|Overall Panel Fit:||10/10|
Other Battle Force 5 Models
Battle Force 5 Reverb (Review)
Battle Force 5 Saber (Review)
Battle Force 5 Zelix (Review)
Battle Force 5 Tangler (Review)
Battle Force 5 Chopper (Review)
Other Cartoon & Anime Models
Tekkonkinkreet Colt Galant
Cyber Formula Super Asurada (Review)
Freedom Project Tricycle (Review)
Chop Socky Chooks Cars (Review)
Roadster Racers Goofy (Review)
Max Steel Turbo Racer (Review)
Ghost in the Shell Motoko Kusanagi
G.I. Joe RAM
Big Hero 6 Baymax (Review)
Batman:TAS Batmobile (Review)
Roadster Racers Donald (Review)
Tiger & Bunny Double Chaser (Review)
101 Dalmatians Cruella's Car (Review)
Cars 3 Cruz Ramirez
Flintstones Family Car
Betty Boop ‘39 Chevy Deluxe (Review)
Cyber Formula SIN Ogre AN-21 (Review)
Cars Lightning McQueen
The Battle Force 5 standard vehicles are packaged in a roughly octagonal blister card 11" (28cm) wide and just over 8.25" (21cm) high. The clear blister takes up nearly the full front of the card, with only a 1" (3cm) strip across the top for the Hot Wheels logo/BF5 logo to the left of the hanger and "trading card included" text to the right. The official site URL is written along the bottom right edge. The rest of the front of the card is covered with a blue swirling electricity design framed with red mechanical elements. The vehicle and driver names and images are on a separate insert card, as is the legal information (the latter being folded to appear across the bottom of the packaging). The back of the card repeats the HW & BF5 logos, age restriction, and URL, plus it has images of the show's characters, a close-up of the driver for this particular car (Zemerik) and notes about the driver and the car. Below the images are callouts to "transform vehicle to battle!" and "press for weapons!" next to photos of Zelix with the energy blades in place and with the missile firing. Across the bottom of the cardback are co-sells for Zoom Takazumi/Chopper, Stanford Isaac Rhodes IV/Reverb, Agura Ibaden/Tangler ATV, Captain Kalus/Fangore, and Zemerik/Zelix. Zelix is snapped into a plastic tray with a plastic band fed through the side ports and under the tray. The missile is snapped into a pocket under the front of the car (approximately where it would be located if you were looking through the blister at the top of the car). Zemerik is held in a second, smaller tray near the bottom center of the larger tray. The energy blades are packed in the bottom of the blister behind Zemerik, almost entirely hidden by the insert card.
Zelix is a rather complex shape, and the open fenders and curved panels seem like they would lend themselves to crude casting or errors quite easily. Fortunately, Mattel has made sure to avoid these problems with a good breakdown of parts that retain the look and feel of the animation model. The central fuselage, fenders, front and rear splitters, and chassis are all cast as separate pieces and assembled in a way that masks the break lines among sculpted panel lines. These components feel somewhat softer than other cars in the BF5 line, possibly a safety requirement needed thanks to the myriad sharp features used in Zelix's design. There is also a separate panel on the hood that acts as a missile trigger, again molded to flow with the rest of the design. The canopy, energy blades, and wheels are cast in translucent teal plastic. The seat, side panels, and missile are cast in opaque teal. The cockpit is a combination of the teal and charcoal plastics, layered in such a way to look like an intentional design rather than the by-product of manufacturing a toy. The clip to hold the driver looks out of place, otherwise it looks pretty good. The only paint is the canopy frame, which is a very good match to the unpainted dark gray plastic around it.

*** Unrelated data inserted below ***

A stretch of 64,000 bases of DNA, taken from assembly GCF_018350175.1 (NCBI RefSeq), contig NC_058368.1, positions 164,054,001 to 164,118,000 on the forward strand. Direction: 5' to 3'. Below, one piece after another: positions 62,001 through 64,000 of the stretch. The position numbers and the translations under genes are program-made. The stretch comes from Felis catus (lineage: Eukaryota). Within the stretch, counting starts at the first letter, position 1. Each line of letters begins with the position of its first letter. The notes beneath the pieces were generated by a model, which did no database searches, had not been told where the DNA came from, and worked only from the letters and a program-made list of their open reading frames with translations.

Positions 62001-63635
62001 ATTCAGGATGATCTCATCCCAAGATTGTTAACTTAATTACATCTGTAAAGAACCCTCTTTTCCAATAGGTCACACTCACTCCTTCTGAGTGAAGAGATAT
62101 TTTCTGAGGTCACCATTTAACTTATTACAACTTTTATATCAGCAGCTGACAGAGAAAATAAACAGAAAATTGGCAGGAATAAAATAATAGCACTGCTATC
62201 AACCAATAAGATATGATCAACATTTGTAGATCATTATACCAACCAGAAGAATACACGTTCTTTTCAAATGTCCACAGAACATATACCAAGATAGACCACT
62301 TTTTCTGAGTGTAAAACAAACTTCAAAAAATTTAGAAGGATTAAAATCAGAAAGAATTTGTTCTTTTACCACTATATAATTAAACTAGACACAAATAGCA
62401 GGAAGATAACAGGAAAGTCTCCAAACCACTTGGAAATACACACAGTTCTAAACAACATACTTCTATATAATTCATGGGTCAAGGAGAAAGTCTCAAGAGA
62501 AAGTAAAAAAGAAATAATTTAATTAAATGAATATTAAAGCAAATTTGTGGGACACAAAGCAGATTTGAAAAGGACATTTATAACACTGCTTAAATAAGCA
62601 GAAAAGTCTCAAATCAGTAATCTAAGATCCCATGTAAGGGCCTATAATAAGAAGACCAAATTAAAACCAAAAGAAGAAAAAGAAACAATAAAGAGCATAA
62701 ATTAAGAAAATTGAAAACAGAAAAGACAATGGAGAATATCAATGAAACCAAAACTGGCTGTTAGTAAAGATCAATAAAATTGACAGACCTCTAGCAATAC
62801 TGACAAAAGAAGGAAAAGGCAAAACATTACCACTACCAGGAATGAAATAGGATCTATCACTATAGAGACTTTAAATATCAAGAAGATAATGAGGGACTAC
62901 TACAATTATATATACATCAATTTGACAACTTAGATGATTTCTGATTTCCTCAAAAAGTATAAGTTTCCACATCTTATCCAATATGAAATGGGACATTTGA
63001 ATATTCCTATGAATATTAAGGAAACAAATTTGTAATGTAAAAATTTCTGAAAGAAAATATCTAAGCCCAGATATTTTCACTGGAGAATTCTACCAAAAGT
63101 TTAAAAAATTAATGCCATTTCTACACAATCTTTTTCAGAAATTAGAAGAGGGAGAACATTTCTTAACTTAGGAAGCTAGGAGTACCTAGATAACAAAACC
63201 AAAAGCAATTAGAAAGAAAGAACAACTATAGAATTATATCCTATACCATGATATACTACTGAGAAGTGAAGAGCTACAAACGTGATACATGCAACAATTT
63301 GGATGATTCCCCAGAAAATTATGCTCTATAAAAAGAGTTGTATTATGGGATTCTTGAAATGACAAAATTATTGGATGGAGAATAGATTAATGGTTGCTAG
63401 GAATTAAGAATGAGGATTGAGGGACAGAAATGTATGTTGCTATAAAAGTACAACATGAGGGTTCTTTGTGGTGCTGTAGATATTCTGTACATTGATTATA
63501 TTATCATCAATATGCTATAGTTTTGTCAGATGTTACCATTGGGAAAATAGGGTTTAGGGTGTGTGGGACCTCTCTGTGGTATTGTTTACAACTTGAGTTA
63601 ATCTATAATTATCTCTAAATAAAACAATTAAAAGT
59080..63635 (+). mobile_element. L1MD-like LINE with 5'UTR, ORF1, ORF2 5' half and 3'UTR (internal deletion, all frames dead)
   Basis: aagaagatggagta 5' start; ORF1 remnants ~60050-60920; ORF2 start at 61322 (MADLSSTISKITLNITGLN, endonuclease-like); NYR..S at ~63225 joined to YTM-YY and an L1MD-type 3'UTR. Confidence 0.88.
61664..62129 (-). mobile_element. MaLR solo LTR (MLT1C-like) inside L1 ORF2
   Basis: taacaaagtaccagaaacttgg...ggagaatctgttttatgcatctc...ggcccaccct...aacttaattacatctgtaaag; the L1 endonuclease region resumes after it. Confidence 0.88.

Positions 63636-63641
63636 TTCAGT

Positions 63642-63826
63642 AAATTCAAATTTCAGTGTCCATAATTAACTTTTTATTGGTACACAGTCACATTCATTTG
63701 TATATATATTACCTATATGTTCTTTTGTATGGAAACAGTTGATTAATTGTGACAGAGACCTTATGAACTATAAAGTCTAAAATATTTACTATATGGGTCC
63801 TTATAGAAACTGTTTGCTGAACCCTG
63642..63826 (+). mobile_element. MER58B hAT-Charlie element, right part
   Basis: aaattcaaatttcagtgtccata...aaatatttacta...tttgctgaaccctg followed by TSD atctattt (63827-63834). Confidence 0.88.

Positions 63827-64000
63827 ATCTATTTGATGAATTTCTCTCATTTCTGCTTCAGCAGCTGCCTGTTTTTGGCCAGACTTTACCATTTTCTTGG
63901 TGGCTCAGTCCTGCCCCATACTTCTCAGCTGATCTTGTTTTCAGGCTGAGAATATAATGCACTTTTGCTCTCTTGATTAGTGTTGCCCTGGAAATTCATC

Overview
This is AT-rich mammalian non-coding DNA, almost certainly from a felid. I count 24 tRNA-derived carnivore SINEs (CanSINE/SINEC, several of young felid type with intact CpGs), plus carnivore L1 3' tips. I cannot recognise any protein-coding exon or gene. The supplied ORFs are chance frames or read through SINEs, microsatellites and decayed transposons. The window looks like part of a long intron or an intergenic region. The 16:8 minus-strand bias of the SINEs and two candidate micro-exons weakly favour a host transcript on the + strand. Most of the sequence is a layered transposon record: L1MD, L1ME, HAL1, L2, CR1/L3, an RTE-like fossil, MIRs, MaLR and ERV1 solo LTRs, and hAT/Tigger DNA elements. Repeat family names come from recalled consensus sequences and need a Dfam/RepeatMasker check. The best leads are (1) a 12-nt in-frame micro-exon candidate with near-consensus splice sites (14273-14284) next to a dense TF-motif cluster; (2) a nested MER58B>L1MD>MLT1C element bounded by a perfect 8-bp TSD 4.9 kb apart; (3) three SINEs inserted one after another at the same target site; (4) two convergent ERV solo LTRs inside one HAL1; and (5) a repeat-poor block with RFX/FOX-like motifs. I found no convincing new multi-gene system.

Four energy blades can be attached to the sides of the car to match the animation model. There is also a missile launcher in the nose of the car. It looks good both loaded and unloaded: the launcher looks like an intake port when empty, and the domed warhead of the missile looks like an integral part of the car when in place. There is also a 1/24 scale figure of Zemerik that can be placed in the cockpit. Zemerik moves at the neck, shoulders, and hips, and features a lot of fine detail work (especially around the face). The joints are nice and stiff and the paint applications are good, but the design doesn't quite match the drawing on the box art. Then again, the box art doesn't match the box art: the drawing of Zemerik and the prototype photo are completely different from each other and from the actual figure included in the package.
Something about this replica looks a little too tall when compared to the animation model, but that could simply be a matter of viewing angles. Also, if you compare it to the box art, it is missing several small printed components scattered across the body, and the wheels should have black centers. Otherwise, it does a great job of capturing the look of the original design while serving as a toy. Scaling on a design like this is very difficult, but it fits well with the other 1/24 BF5 cars.
Zelix is probably my favorite of the standard Battle Force 5 cars, thanks to a great execution of a unique design. The extra effort put into things like the cockpit design and chassis details show that somewhere, a designer was really putting some thought into the finished piece and it is appreciated. This is great for both kids and collectors, and would be a very unique base vehicle for a custom car project. Very highly recommended.
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